With this design, when the director assembly 318 (illustrated in FIGS. 3A-3C) is in the second switch position 352 (illustrated in FIG. 3B), the input reflective surface 460 is positioned in the path of the source beam 414 along the input axis 445. In this position, in certain embodiments, the input reflective surface 460 redirects the source beam 414 approximately ninety degrees at the output reflective surface 462, and the output reflective surface 462 redirects the source beam 414 approximately ninety degrees along the second port axis 438A. With this design, in this embodiment, the source beam 414 exiting the second port redirector 446 is approximately parallel to and spaced apart a distance equal to the redirector separation distance 465 from the source beam 414 directed at the second port redirector 446.

In one embodiment, each reflective surface 462, 464 is fully reflective and reflects the source beam 414. Further, in one embodiment, the input reflective surface 460 is at an angle of approximately forty-five degrees relative to the input axis 445, and the output reflective surface 462 is at an angle of approximately forty-five degrees relative to the input axis 445.

In one embodiment, the input reflective surface 460 is fixedly coupled to the output reflective surface 462 so that they move concurrently during movement of the second port redirector 446. For example, the second port redirector 446 can be made from two parallel, spaced apart reflective surfaces 460, 462 (e.g. mirrors) that are fixedly secured together with one or more rigid sides 466. Alternatively, the second port redirector 446 can be a monolithic, rectangular shaped prism, with the parallel reflective surfaces 460, 462 (e.g., mirrors) defining the opposed ends of the prism. Further, in this embodiment, in addition to the reflective surfaces 460, 462 that define the opposed ends, the prism includes four sides 466 that extend between the reflective surfaces 460, 462

With the designs provided herein, the parallelism of the reflective surfaces 460, 462 is preserved because they are fixed together. This preserves the parallelism of the incident source beam 414 and the source beam 414 exiting the second port redirector 446. Thus, small alignment errors in the position of the second port redirector 446 will not influence the angular pointing of the re-directed source beam 414.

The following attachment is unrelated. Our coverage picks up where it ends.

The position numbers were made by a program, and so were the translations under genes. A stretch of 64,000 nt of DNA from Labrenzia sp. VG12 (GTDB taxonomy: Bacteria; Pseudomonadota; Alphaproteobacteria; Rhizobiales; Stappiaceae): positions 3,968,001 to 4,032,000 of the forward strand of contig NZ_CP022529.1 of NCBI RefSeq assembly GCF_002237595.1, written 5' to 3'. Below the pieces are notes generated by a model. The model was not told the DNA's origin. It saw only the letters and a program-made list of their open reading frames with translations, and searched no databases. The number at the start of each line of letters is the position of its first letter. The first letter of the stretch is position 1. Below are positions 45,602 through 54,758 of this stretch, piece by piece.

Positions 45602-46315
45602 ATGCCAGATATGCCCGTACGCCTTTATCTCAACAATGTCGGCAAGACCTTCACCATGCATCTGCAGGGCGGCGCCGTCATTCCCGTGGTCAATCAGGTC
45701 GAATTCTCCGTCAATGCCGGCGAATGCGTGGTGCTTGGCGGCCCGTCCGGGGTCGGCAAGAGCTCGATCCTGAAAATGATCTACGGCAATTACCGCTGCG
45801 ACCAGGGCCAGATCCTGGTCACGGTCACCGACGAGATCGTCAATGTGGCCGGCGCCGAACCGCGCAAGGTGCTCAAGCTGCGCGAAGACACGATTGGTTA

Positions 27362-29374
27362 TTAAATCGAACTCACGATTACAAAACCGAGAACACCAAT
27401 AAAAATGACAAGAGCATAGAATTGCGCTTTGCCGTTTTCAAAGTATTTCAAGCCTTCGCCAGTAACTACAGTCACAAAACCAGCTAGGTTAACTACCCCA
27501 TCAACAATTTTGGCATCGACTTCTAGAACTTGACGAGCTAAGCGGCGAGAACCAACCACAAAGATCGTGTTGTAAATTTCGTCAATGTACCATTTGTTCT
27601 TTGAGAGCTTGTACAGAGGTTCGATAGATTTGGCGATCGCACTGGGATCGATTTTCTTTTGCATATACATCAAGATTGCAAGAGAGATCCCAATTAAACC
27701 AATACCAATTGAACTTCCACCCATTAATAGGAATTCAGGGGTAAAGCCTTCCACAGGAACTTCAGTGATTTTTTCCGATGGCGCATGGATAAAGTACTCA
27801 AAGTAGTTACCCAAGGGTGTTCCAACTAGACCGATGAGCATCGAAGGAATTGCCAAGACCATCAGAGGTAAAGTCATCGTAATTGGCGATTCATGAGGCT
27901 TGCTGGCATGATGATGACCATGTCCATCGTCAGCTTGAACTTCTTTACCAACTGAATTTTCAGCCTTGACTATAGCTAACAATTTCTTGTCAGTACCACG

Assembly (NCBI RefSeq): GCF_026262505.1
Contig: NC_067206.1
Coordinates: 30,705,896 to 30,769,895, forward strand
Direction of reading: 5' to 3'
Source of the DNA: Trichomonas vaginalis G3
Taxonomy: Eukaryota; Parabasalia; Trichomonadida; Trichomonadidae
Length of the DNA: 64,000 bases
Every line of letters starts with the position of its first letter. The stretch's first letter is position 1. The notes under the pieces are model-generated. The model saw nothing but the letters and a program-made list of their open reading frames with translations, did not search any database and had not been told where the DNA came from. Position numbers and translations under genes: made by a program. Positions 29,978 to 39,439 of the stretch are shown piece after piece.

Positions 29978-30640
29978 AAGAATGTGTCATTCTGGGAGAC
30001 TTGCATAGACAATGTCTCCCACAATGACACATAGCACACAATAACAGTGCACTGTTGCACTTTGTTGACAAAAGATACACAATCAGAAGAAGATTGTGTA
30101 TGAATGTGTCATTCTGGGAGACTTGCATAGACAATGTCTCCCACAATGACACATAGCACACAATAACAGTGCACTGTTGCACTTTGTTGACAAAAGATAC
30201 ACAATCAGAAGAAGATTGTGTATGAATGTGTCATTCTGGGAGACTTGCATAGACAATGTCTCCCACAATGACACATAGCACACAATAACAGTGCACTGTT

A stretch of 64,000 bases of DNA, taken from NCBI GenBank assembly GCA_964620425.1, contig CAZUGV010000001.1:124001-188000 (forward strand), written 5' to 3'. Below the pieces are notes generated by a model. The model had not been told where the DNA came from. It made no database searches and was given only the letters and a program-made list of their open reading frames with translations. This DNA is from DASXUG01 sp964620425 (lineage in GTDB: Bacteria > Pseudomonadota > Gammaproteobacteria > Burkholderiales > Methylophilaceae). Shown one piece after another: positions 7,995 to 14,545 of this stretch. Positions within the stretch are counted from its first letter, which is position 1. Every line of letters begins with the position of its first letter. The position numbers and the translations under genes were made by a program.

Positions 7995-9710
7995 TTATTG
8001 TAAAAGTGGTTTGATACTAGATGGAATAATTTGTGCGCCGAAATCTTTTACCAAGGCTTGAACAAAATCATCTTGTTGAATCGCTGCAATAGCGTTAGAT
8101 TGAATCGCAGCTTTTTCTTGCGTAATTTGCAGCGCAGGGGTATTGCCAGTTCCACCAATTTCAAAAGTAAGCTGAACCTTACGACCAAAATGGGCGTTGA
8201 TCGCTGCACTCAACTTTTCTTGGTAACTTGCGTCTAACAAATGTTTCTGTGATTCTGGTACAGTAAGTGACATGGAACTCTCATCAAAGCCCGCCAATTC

In certain non-exclusive, alternative embodiments, the working surfaces of the second port redirector 446 can be made of germanium, zinc selenide, silicone, calcium fluoride, barium fluoride or chalcogenide glass. The working surfaces can be coated or uncoated (relying on internal total reflection).

Somewhat similarly, the design of the dual port redirector 348 can be varied pursuant to the teachings provided herein. FIG. 5A is a perspective view and FIG. 5B is a side view of one embodiment of a dual port director 548 that can be used in any of the optical switches provided herein. Further, FIG. 5C is a side view of a portion of the dual port direction 548 of FIGS. 5A and 5B. In this embodiment, the dual port redirector 548 is a split periscope that includes a beam splitter 570 and an exit reflective surface 572.

With this design, when the director assembly 318 (illustrated in FIGS. 3A-3C) is in the dual switch position 354 (illustrated in FIG. 3C), the beam splitter 570 is positioned in the path of the source beam 514 along the input axis 545. In this position, the beam splitter 570 splits the source beam 514 into the first beam part 514A that transmits through the beam splitter 570 along the first port axis 536A (substantially coaxial to the input axis 545), and the second beam part 514B that is reflected off of the beam splitter 570 approximately ninety degrees (along the redirected axis 564) at the exit reflective surface 572. The exit reflective surface 572 redirects (e.g. reflects) the second beam part 514B approximately ninety degrees along the second port axis 538A.